Suggestion for bracketing with D800/E

Discussion in 'Nikon' started by rodeo_joe|1, May 27, 2013.

  1. There have been a few previous threads about Nikon's dumb decision to limit the step between bracketed shots on the D800/E to 1 EV. However I think I've got a simple solution that allows a 4EV bracket in just two shots. As follows:
    1) Set the Bracketing menu to Bracketing order > 0, Under, Over (N or default setting).
    2) Use the Bracket button to set 1EV steps and a 9 shot bracket sequence.
    3) Set exposure compensation to +2
    When the shots are fired, the first shot will have an exposure of +2 stops over the metered reading, and the next shot will have an exposure of -2 stops under. You can now stop firing and cancel the bracketing sequence. The first two shots should be sufficient for most HDR needs.
    The compensation and/or number of bracketed shots and EV step can be altered to give -3 and +1 EV, 0 and +4 EV, or -1 and +1EV, etc. All in just two shots.
    If this has been suggested before I apologise. I did a search on the subject and came up with no suggested workaround. It certainly seems a better idea than wasting your time taking 5 shots to get from -2 to +2 EV (during which interval the light may well have changed).
  2. Sounds like a good workaround.
    One complication however. The (uncompensated) exposure order according to the Nikon Manual would be 0, -4, -3, -2 etc.
    However according to Thom Hogan's e-book it would be 0, -1, -2, -3
    And without some experimentation, I don't know which is correct. But the Nikon manual seems more logical to me.
  3. I happened to have my D800 with me (bluebells in sunlight on my way into work), so I did a quick experiment. I'm proud of myself for working out how to set bracketing at all - at least it's not as buried as it is on the D700.

    RJ is right: the first two shots are metered + compensation, then metered + compensation -4 stops. Reassuringly (after the trap focus debacle) the manual is correct. Perhaps drop Thom a message? (He's pretty good with emails, but since I've not actually bought his e-book it probably shouldn't come from me.)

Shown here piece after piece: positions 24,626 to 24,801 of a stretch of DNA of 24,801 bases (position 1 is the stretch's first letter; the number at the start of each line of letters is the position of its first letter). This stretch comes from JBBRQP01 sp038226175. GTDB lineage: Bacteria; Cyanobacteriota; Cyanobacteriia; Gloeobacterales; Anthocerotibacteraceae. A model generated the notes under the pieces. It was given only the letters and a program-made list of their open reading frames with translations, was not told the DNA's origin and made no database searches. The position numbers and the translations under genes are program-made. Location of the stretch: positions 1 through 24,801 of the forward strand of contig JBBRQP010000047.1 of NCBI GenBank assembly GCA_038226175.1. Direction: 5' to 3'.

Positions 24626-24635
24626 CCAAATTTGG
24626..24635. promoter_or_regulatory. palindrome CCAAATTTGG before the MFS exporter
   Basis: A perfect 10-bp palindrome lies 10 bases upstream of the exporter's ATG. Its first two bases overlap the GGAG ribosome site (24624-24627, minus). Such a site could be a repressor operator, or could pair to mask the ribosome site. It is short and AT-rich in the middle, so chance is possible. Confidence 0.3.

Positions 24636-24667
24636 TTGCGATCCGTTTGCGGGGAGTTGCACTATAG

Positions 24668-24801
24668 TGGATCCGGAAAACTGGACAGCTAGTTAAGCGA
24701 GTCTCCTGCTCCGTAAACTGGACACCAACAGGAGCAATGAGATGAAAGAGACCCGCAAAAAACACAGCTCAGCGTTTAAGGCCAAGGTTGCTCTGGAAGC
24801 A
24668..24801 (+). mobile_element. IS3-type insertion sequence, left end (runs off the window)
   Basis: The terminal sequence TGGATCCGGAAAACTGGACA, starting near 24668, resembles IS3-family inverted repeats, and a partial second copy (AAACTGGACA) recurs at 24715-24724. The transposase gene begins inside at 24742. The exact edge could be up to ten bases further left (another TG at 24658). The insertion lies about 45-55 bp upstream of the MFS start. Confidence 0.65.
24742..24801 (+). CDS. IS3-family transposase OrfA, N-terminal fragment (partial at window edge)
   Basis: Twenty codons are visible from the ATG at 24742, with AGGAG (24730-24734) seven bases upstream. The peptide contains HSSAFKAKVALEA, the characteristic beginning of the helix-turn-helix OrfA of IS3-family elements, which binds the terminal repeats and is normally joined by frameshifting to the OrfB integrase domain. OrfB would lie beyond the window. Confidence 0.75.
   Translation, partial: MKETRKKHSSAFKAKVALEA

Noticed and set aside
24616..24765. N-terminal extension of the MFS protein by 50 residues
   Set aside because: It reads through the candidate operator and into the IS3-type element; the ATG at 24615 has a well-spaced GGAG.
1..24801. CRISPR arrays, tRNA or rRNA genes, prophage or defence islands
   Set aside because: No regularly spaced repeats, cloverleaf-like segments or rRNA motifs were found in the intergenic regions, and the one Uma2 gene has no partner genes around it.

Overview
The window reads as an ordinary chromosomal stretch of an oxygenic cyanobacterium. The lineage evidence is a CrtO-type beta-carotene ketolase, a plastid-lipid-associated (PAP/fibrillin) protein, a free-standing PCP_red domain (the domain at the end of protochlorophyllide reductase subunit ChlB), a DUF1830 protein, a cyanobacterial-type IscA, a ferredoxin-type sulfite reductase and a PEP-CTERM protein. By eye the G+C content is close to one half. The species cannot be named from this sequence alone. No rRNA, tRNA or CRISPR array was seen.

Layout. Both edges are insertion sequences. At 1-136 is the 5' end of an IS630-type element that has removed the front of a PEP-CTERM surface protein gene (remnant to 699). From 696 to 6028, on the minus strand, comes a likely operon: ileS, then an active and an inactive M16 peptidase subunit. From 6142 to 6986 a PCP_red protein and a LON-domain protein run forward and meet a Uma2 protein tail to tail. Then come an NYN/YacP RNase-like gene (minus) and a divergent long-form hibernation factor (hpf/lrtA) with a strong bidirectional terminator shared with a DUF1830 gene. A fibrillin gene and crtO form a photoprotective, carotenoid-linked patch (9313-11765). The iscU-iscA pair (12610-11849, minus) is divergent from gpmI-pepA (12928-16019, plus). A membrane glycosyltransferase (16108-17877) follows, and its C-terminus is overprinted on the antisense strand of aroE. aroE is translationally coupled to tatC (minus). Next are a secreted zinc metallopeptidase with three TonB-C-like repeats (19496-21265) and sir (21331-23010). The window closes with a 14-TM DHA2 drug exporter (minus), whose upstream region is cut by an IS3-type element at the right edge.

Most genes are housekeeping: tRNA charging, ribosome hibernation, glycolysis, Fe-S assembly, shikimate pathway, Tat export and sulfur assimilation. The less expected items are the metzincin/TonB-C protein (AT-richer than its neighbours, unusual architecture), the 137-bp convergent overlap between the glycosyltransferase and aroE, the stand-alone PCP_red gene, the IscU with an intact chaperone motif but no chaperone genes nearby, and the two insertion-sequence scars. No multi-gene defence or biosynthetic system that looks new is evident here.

A useful trick, anyway. I believe the D700 has the same restriction, and this workaround should work there as well. I probably should have thought of it myself! (Now I have a decent tripod and head, I should really make more use of this, so I'm grateful for the tip...)
  4. Thank you for the tip. It works quite well!
    Thom Hogan's book shows a table for the default bracketing order, not the one used for this technique.
  5. Thom Hogan's book shows a table for the default bracketing order, not the one used for this technique.​
    If you read Joe's post correctly, he specifies using the default bracketing order.
    1) Set the Bracketing menu to Bracketing order > 0, Under, Over (N or default setting).​
    And in any case the default bracketing order shown in Hogan's book and that shown in the Nikon manual are different.
    I have sent Thom a message.
  6. Andrew-
    You and I are still smarting about the "trap focus debacle".
    I have yet to find a single defense of the change (in the D800) that points out any functionality that was added by this change. It simply deletes a function that was previously available.
    I am really pissed at the stupidity of it all.